Two groups of inks were used. The two groups contained the same general ingredients such as at least one colorant, an aqueous vehicle, and optional ingredients, as described above, differing only in the presence of the surfactants of the present invention: The first group (the control) did not contain the surfactants of the present invention, while the second group contained the surfactants of the present invention.
Print samples of formulated inks, where necessary, were generated using a Hewlett-Packard DeskJet® printer. The print media used included uncoated paper such as Gilbert Bond paper manufactured by Mead.
The Chroma (C) for each of the inks was determined by dissolving about 1 to about 5 wt % of the colorant in the desired ink vehicle. The desired absorbance at the lambda maximum for each ink was about 0.10 to 0.20 for a 1:10,000 dilution. A color block for each ink was printed at full density on plain paper. The L*,a*, and b* values were measured using a commercially available colorimeter such as Hunter Ultrascan available from Hunter Associates Laboratories, Reston, Va., USA. The chroma was then calculated according to Equations 2 below, and the data is reported in Table 1, below.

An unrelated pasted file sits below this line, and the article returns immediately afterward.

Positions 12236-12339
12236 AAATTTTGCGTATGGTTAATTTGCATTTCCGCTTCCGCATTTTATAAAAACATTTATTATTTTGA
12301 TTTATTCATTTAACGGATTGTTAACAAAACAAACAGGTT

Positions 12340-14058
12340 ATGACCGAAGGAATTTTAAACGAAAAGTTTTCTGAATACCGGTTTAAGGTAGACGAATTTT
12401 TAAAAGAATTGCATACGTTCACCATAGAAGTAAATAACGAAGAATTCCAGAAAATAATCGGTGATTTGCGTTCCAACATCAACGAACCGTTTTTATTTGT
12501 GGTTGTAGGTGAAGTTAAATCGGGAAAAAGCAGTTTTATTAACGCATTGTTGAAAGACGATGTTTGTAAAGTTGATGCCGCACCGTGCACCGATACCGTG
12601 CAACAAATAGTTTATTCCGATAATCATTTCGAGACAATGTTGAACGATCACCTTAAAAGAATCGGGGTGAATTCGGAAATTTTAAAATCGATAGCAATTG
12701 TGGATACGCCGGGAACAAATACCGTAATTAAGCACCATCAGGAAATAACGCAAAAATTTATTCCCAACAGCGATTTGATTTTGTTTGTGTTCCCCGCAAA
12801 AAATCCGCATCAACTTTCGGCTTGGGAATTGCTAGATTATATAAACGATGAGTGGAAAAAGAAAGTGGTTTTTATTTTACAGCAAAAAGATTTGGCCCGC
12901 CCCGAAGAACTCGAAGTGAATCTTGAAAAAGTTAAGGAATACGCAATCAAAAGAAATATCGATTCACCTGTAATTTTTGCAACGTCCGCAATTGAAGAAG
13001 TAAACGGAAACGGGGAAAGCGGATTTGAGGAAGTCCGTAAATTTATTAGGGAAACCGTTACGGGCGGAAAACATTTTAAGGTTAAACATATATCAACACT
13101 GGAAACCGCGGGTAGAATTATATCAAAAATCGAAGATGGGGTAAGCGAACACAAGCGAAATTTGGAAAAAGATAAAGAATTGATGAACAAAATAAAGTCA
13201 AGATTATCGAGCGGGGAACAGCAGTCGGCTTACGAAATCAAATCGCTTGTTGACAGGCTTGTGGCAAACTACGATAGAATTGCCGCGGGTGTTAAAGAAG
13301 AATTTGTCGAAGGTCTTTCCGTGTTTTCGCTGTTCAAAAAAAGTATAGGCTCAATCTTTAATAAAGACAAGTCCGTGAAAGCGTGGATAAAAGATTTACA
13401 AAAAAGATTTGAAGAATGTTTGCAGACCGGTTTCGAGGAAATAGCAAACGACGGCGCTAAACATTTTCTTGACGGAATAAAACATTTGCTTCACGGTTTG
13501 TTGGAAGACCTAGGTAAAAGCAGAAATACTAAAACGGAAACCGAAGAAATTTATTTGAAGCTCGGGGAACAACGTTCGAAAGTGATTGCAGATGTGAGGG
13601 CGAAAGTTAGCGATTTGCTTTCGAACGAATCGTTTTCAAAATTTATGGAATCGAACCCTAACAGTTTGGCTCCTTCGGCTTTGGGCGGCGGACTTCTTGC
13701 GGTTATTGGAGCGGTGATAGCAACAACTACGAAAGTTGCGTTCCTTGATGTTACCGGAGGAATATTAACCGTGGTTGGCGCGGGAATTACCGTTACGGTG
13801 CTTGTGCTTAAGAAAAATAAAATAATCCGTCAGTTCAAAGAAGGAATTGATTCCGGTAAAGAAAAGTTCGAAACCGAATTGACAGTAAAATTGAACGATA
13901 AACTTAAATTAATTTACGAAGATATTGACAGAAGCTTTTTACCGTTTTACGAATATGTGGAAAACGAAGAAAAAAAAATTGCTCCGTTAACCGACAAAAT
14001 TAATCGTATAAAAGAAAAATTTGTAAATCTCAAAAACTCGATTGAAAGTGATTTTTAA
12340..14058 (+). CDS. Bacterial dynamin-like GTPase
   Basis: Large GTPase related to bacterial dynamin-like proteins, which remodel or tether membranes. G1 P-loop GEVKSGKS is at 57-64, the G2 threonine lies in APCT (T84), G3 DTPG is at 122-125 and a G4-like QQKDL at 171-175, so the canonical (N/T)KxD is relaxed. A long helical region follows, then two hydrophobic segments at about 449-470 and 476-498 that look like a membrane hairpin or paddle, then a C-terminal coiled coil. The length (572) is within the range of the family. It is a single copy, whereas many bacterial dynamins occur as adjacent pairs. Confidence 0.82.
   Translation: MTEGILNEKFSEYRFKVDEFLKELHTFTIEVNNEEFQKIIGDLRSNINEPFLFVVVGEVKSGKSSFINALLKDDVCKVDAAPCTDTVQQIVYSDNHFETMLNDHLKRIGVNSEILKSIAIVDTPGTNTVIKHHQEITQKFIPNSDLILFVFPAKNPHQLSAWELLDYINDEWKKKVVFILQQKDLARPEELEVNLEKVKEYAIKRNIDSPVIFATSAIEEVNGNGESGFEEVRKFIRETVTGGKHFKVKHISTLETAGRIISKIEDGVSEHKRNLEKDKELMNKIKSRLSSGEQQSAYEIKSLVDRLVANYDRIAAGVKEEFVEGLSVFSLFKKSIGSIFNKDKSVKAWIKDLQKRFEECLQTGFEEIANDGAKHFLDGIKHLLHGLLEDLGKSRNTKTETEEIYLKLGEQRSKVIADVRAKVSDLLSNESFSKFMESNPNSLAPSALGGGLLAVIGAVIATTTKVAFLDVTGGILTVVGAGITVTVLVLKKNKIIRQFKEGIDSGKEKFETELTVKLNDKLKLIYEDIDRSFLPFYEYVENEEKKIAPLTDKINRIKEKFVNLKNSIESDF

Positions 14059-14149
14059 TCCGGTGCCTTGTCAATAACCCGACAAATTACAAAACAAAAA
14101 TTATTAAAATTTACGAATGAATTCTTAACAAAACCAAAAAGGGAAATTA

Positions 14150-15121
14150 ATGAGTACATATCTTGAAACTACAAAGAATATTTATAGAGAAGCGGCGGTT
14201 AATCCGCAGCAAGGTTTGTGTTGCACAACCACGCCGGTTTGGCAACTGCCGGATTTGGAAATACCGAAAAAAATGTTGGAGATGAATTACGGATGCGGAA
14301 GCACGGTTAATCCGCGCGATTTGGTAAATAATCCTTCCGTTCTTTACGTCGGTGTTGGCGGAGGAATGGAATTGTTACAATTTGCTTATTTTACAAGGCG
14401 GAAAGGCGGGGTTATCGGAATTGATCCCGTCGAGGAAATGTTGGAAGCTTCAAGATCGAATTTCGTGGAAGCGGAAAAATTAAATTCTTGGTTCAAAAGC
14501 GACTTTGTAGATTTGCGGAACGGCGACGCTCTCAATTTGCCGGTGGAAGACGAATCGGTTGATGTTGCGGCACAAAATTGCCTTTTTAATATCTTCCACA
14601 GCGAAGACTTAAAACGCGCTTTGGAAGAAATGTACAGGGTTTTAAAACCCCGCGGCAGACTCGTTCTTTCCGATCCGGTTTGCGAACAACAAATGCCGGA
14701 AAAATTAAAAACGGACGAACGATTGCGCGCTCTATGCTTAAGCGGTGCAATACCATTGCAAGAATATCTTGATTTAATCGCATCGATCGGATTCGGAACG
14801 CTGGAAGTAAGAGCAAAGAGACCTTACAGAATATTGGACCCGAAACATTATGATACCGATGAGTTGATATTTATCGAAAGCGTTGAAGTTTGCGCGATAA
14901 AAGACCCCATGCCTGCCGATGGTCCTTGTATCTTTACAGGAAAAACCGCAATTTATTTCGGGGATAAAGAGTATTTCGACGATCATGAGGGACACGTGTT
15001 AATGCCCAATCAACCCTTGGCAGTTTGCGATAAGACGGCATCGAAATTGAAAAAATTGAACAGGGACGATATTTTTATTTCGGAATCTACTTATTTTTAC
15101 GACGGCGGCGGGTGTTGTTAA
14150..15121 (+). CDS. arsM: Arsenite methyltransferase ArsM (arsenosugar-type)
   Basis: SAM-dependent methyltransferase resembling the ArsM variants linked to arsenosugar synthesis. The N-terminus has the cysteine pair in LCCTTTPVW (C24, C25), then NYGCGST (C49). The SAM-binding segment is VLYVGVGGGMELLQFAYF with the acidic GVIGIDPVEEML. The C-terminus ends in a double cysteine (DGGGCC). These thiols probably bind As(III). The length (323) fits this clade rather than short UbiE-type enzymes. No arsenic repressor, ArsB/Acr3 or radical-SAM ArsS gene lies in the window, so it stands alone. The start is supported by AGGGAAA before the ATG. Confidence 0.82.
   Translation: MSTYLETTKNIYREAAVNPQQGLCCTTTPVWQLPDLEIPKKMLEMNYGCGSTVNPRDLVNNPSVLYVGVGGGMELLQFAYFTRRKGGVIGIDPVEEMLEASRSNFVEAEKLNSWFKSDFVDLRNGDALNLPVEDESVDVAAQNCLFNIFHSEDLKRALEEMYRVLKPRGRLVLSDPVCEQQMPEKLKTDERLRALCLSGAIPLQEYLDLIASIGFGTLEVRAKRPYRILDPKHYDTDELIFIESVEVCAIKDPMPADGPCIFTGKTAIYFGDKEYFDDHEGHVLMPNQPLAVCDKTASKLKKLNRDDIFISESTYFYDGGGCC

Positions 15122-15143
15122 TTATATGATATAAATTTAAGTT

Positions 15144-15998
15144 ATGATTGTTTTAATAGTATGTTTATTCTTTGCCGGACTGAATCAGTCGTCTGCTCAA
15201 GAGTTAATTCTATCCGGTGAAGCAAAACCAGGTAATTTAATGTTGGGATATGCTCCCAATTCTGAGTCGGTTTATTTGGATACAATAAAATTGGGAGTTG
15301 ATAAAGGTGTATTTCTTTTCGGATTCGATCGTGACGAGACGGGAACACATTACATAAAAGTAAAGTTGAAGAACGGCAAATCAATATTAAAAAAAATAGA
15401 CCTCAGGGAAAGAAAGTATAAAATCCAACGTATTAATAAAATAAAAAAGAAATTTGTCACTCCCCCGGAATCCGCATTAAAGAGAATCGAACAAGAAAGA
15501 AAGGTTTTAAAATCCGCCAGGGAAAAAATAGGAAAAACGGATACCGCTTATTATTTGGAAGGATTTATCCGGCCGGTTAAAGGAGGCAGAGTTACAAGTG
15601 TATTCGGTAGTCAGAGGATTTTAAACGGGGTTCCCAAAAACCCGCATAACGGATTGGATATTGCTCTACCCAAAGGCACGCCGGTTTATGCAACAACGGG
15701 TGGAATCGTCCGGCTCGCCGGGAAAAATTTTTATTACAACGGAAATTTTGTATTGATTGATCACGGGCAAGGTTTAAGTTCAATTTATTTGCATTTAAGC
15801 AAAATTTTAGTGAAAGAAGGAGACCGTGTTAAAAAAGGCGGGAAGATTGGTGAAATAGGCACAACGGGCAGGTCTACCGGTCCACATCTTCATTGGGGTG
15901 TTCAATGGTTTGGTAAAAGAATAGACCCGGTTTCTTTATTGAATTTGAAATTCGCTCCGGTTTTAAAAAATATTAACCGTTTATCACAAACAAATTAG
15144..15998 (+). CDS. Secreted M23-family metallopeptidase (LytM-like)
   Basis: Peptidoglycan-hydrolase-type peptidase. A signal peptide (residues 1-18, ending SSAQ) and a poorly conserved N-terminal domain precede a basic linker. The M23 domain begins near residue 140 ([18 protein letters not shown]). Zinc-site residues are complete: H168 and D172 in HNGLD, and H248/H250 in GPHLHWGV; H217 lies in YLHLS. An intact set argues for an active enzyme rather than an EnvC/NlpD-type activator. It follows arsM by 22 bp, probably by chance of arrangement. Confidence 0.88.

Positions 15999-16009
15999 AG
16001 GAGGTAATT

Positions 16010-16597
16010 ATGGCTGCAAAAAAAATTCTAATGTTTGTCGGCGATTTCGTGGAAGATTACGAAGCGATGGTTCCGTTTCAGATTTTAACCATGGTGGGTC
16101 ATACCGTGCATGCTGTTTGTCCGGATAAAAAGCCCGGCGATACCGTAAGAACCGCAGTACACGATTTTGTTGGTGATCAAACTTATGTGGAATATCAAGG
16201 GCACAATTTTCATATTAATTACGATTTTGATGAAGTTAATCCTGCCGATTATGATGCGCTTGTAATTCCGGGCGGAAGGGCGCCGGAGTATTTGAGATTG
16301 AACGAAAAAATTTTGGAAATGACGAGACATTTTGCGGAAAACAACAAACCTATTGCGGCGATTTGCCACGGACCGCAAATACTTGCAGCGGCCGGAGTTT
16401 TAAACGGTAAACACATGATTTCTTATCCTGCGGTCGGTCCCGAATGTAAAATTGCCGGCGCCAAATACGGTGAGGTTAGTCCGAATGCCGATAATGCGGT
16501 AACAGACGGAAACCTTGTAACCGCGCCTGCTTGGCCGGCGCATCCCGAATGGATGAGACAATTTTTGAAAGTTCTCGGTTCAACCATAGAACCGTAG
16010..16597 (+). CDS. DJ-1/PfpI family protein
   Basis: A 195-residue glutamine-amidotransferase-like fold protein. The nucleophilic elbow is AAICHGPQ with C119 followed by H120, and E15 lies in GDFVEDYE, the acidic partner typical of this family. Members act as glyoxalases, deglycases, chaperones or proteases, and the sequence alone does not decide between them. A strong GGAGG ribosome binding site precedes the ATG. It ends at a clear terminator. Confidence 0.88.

As can be seen from the data in Table I, inks formulated according to the present invention exhibited improved chroma.